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Does ambient temperature (i.e. winter vs summer) or food/drink temperature (i.e. cold vs hot) have an effect on voice:

  1. Texture
  2. Pitch/range
  3. Strength
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I'm a bit confused by your use of the word 'diet' - are you asking whether diet drinks have an effect or whether a person's diet has an effect? –  Mich Sampson May 11 '11 at 21:40
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diet = solids , drinks = fluids –  explorer May 11 '11 at 21:44

2 Answers 2

I haven't found any trustworthy resources about the effect of hot and cold weather on the voice, so I can't comment on that. Humidity of the environment CAN affect the voice, for example the air conditioning in hotels or on airplanes can dry you out significantly, making singing uncomfortable and especially affecting tone (which may be what you mean by 'texture'?) of the voice. Various resources therefore recommend taking a humidifier to environments which would otherwise be uncomfortably dry.

The only problem I've noticed with hot/cold environments is that

(a) cold - shivering gets in the way of performance!

(b) hot - sweating can make you dehydrated, so you need to drink more water to compensate.

On temperature of food/drink:

Ice-cold drinks and food (like ice-cream) are considered not helpful for singing, as they make the throat tighten, making it harder to sing. I've personally found this to affect tone and my higher range.

Hot drinks (that don't contain caffeine) may be helpful. Although vocal cords are kept hydrated mostly through drinking plenty of water in order that your whole body is hydrated, organisations such as the British Voice Association also recommend inhaling steam, which can reach the vocal cords. So drinking hot water may provide the dual benefits of hydration and relaxing the vocal cords. I don't know whether this has a directly beneficial effect on tone or range, but I have certainly found it to help stamina when I've had a lot of singing to do over a short amount of time.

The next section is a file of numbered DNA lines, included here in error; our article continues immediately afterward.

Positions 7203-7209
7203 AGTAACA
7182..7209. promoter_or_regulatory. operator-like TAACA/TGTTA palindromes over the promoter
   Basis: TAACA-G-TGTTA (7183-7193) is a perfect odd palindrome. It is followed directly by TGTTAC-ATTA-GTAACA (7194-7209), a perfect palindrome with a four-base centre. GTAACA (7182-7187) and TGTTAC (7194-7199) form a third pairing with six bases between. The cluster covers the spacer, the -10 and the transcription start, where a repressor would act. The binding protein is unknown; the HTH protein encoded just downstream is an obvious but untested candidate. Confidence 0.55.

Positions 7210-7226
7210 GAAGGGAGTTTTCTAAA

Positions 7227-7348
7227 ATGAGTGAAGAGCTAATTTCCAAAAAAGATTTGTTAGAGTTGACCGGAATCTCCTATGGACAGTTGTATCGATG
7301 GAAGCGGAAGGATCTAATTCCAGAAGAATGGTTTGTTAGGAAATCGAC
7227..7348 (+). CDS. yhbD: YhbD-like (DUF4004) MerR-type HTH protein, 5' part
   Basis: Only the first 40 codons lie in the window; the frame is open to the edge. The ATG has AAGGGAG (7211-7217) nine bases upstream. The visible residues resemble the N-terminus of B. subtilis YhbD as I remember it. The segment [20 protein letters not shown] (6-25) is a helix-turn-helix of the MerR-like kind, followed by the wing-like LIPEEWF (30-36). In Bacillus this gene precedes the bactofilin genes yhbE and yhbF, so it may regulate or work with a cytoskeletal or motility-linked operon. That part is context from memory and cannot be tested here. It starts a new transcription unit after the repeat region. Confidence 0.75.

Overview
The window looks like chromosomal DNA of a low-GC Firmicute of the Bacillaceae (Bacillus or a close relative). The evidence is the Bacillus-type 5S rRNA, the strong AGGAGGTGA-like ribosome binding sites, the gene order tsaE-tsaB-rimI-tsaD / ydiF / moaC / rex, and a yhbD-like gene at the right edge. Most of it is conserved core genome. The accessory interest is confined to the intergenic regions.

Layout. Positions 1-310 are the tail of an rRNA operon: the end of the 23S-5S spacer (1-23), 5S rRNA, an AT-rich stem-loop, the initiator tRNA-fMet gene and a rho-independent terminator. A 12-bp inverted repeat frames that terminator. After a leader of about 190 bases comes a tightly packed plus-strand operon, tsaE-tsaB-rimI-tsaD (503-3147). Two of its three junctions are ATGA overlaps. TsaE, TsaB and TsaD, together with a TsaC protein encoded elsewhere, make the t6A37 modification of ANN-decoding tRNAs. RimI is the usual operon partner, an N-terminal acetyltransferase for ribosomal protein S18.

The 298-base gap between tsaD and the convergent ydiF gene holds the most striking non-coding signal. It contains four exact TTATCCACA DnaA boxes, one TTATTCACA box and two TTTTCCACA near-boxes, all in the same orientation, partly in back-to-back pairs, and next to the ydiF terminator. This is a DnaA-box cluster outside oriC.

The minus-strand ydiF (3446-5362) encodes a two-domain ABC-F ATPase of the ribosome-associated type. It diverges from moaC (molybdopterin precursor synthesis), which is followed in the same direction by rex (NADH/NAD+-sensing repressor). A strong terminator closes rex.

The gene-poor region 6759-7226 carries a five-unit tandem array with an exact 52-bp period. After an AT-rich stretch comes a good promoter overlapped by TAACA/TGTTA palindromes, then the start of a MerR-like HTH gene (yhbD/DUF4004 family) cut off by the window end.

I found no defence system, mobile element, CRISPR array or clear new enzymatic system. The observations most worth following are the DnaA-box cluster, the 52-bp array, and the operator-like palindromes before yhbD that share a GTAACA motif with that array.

I can't find any information about the effect of hot food or very hot drink, so I hope someone else can comment further.

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It's worth mentioning that caffeine and alcohol have a diuretic effect. That not only makes you go to the bathroom, it dehydrates you, and can reduce the amount of saliva and mucous available to your mouth and throat and larynx. When you sing and your mouth, throat and larynx feel dry and don't have lubrication, you fatigue your voice, your tone suffers, you may have trouble singing high notes or long sustained phrases, and you may cough while trying to sing. In the long run, you can damage your voice if you continue to sing while drinking or eating caffeine regularly. It's a common cause of frequent laryngitis.

Some people are much more sensitive to this than others. I recommend that you don't drink or eat (as in chocolate) any caffeine during the time that you'll be practicing singing or performing, and see if your voice feels better and your tone seems stronger and more free, with less fatigue.

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